Managing Sundowning in Dementia: Practical Solutions
Dementia can often be a confusing and challenging condition for everyone involved, but an additional challenge is a phenomenon known as sundowning. While sundowning isn’t a disease in and of itself, it is a set of symptoms and occurrences that must be handled with care. Our memory care communities at Solterra Senior Living provide a safe environment with caring and compassionate staff to help our residents experiencing this. In this article, our dementia care specialists explain sundowning and the practical solutions we have found to manage it.
What is Sundowning?
Sundowning or sundowning syndrome can occur in people affected by dementia. It is also referred to as late-day confusion, typically happening around sunset and into the night, though it can occur in the morning. Sundowning is when the person may have extra confusion and other dementia-related emotional states and behaviors, causing additional difficulties for the person experiencing them and their caregivers.
Several behaviors and emotional states can occur if a person is experiencing sundowning. The extra confusion can cause anxiety, restlessness, irritability, aggression, agitation, mood swings, and even can cause paranoia and delusion. The person might even try to follow their caregiver everywhere they go, known as shadowing.
They may become more disoriented and even have hallucinations, making the person pace, rock in a rocking chair, or even try to wander away. They may also experience insomnia and not be able to sleep. It is crucial to understand that the person experiencing this has a flurry of emotions from fear to sadness and that these behaviors stem from these side effects.
What Causes Sundowning?
There are many reasons why this might be occurring. For some, an irregular sleep-wake rhythm disorder prevents a typical sleeping pattern, contributing to fatigue and emotional dysregulation. Lack of sleep may make a person tired during the day and more alert at night. A day full of activities can increase both mental and physical fatigue. For someone with dementia, too many activities can be too much stimulation and cause agitation. Being in an unfamiliar environment can also trigger some of these behaviors.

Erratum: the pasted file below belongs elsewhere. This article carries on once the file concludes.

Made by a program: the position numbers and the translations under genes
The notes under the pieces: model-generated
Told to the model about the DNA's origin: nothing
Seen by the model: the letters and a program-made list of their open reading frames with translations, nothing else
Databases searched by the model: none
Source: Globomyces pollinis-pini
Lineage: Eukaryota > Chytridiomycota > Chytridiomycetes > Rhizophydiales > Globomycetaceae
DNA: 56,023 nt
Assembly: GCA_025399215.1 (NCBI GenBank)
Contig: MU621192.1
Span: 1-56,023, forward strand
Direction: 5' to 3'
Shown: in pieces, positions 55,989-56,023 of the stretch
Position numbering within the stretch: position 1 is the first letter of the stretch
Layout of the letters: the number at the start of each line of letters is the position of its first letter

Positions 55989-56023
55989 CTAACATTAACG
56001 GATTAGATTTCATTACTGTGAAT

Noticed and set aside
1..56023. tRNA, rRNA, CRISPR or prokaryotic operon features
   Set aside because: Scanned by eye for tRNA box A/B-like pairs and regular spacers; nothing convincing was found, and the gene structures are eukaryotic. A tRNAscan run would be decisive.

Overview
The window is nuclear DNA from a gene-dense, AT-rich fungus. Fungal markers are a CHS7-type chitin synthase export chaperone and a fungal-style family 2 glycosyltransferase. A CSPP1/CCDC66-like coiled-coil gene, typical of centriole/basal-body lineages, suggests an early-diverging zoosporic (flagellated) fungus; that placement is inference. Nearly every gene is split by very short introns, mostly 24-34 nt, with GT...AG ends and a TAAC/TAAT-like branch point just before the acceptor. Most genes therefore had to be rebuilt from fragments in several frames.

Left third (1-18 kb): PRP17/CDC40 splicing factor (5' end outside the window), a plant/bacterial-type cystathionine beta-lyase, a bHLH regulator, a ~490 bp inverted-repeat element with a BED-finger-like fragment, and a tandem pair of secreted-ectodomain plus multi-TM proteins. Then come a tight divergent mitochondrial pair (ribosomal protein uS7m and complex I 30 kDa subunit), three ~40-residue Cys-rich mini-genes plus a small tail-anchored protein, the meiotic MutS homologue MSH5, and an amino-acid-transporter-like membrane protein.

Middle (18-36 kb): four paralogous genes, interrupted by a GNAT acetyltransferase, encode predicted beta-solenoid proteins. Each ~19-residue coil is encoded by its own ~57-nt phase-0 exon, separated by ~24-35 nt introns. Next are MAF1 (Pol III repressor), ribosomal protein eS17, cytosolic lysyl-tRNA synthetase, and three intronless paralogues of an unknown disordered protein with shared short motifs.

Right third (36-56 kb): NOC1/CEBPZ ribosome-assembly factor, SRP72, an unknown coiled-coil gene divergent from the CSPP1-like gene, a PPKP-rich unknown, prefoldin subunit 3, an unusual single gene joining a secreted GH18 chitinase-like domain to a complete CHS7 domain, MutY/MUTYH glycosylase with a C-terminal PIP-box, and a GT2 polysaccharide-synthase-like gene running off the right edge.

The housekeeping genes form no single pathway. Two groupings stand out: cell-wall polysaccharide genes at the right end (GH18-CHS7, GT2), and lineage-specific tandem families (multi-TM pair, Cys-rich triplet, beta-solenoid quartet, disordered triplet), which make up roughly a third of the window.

At night, the dark can affect the person’s ability to see clearly. Simple things like being hungry, thirsty, in pain, not being able to communicate, depression, medications, and even having an unknown infection can contribute to sundowning. While 20 percent of people with Alzheimer’s disease will experience sundowning at some point, many strategies can be used to navigate these symptoms.
Tips for Managing Sundowning with Routine
One of the main strategies for managing sundowning that our team of dementia care specialists employs is the daily routine. The daily routine provides structure, stability, and consistency that reduces anxiety in our residents. It is designed around the individual’s likes and dislikes, abilities, and medical needs. A routine with activities that the person enjoys keeps them enjoying life.